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12" Woofer Sonotube Subwoofer
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Introduction
Design
Results
Future Plans




Introduction

Click Here for Larger ImageAfter buying the Martin Logan Aerius I loudspeakers I felt the bass was a little weak. I liked what bass they had but they just didn't go low enough. So I started looking at the subwoofers that were available in the stores and couldn't afford any of the ones I liked (spent all my money on the Martin Logan's). So I decided to build one. Here's how I did it. 



Design

Click Here for Larger ImageAfter much research I decided to build a Sonotube sub. There is a ton of information on the net describing people's projects. I didn't want to spend hours building a cabinet only to find that it didn't sound very good. I figured the sonotube was the easiest way to get my feet wet in DIY speaker building without devoting a boatload of time and money. I would recommend this approach to anyone who is building their first subwoofer. Checkout the links to see some other peoples projects that I thought were pretty good.  I won't spend a lot of time describing construction technique or the merits of various designs. Its already covered in great detail on the net. 

Now I had to decide on the speaker I would use. After looking at the Shiva , Titanic and the ACI SV-12 , I decided to go with the SV-12. The main reason was that it would dip down to the lowest frequency according to the cabinet design program I was using. Another benefit is that they offered a trial version of  Winspeakerz to aid in the design.  Since my amplifier only has a Dolby Digital 5.1 output I also needed an amplifier. ACI had a package deal so I got a PSA-1 amplifier with the speaker.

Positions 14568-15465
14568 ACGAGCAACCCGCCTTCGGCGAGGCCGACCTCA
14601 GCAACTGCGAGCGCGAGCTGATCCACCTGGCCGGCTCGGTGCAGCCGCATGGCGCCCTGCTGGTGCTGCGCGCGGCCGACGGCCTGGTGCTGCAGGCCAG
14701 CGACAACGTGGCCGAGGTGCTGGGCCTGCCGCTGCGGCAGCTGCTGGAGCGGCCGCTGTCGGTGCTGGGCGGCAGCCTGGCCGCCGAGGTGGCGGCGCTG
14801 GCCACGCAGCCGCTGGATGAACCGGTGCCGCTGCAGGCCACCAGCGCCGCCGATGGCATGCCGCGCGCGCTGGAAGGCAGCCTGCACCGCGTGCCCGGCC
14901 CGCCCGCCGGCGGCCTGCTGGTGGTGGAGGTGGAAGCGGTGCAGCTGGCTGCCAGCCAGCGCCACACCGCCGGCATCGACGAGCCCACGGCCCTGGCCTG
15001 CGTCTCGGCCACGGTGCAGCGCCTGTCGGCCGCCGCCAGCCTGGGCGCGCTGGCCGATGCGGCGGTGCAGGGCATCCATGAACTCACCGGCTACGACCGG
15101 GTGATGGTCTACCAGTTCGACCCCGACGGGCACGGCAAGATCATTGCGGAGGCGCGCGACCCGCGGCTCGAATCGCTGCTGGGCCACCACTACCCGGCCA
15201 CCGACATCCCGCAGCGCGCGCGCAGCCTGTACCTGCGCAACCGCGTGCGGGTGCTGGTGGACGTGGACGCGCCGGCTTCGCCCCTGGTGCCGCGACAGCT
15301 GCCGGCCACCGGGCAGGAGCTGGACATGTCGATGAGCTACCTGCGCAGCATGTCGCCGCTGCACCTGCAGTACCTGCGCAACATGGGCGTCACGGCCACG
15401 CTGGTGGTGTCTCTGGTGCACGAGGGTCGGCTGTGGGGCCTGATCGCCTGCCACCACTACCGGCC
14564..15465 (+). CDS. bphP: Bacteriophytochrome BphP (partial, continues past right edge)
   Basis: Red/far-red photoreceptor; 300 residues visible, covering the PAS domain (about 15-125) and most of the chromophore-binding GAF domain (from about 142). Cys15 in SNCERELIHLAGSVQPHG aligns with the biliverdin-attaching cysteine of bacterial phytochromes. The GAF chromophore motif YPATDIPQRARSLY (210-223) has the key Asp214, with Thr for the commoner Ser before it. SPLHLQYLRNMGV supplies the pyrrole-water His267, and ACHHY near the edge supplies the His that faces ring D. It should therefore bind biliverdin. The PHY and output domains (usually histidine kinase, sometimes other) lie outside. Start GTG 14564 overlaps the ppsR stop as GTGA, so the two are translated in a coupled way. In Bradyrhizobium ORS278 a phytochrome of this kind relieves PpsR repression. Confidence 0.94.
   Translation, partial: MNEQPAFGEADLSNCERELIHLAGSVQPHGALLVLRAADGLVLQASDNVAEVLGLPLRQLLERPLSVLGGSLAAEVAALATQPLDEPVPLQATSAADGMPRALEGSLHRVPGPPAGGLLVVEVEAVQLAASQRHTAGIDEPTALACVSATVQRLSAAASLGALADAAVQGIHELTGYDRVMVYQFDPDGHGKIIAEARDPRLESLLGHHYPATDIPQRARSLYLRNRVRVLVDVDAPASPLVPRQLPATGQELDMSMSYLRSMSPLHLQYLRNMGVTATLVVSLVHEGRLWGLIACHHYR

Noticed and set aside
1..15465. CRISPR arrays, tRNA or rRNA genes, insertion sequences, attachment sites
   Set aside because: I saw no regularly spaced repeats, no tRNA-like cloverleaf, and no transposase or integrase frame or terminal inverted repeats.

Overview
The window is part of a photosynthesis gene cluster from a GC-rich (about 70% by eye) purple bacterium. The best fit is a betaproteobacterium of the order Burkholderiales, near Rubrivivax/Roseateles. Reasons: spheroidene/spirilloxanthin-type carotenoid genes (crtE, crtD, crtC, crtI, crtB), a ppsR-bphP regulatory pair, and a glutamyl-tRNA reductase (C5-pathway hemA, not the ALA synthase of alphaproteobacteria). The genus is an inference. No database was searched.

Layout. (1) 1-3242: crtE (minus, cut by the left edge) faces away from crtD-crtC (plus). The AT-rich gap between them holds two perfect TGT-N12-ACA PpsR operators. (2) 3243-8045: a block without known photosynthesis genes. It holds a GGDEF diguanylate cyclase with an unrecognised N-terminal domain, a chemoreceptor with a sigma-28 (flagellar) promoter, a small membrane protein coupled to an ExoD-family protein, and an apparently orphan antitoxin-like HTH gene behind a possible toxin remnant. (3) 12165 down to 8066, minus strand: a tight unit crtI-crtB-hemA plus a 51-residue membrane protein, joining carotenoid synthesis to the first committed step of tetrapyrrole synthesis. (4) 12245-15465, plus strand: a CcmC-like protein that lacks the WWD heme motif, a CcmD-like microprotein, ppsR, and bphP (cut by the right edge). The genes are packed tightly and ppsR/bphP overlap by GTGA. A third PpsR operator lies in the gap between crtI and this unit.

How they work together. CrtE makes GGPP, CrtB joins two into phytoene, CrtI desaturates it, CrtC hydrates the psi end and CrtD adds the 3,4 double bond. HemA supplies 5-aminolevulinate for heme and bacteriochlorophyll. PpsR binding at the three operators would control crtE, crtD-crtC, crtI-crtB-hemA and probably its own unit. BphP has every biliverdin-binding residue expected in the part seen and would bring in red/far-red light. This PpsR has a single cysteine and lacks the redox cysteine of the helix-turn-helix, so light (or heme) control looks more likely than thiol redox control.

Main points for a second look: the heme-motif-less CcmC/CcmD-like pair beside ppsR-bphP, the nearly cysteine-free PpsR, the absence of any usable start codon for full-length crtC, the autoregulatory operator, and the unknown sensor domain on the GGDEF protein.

After modeling the cabinet using Winspeakerz and WinISD I ended with the following cabinet.WinISD is nice because it will provide the flattest frequency response automatically but it doesn't model driver excursion.Winspeakerz models driver excursion but doesn't provide the flattest response. Both programs gave pretty much identical results . The end result was was a compromise between a ported design and a sealed one. I can't remember now why I picked the volume I did. I think it was the smallest cabinet that gave a three db down frequency of 20 hz using ports. I figured I would listen to the sealed cabinet and decided at that point if I wanted to add ports. As it turned out I really liked the sound of the sealed design for music but  it didn't go low enough for home theater and ended up adding ports. This gave the rumble that makes movies exciting but it definitely wasn't as accurate as before. 

I had originally thought that I could set the cabinet sideways on the floor hence the square ends on the tube. After trying it, I didn't like how it sounded and added legs to the bottom to make it upfiring. The tube is covered with a brown cloth sock and the ends are painted with Rustoleum Stone Creations paint. It could use a couple more coats of paint. 



Results

Click Here for Larger ImageI'm fairly happy with this design. It's much cleaner than any commercial subwoofer in this price range (about $400). Its so clean that its deceiving how loud it is. I might, however, have a tuning problem as it seems to bottom out a little easier than I would like. I definately wouldn't use two 2" ports again. I don't think they flow the air that is required.There aren't any funny noises coming out of them but it just doesn't seem that enough air is moving when the woofer is really jumping. 

But, like I said, its not bad for my first effort. The PSA-1 works well. It has plenty of power (I can't turn it up past 25% of the minimum without bottoming the woofer) and I can adjust the crossover frequency as well as the phase. I guess I'll need to do some testing to see exactly what needs to be tweaked to give optimum output. 



Future Plans

Now that I've finished my center and rear speakers the subwoofer cabinet looks a bit crude. I'm going to build an MDF cabinet so that I can finish it with oak veneer like the other speakers. I'll probably try a passive radiator since it would make it much easier to tune. I'm also going to make the cabinet bigger (8.2 cubic feet) so it will go all the way to 20hz before rolling off. I'll post an update after its built. 



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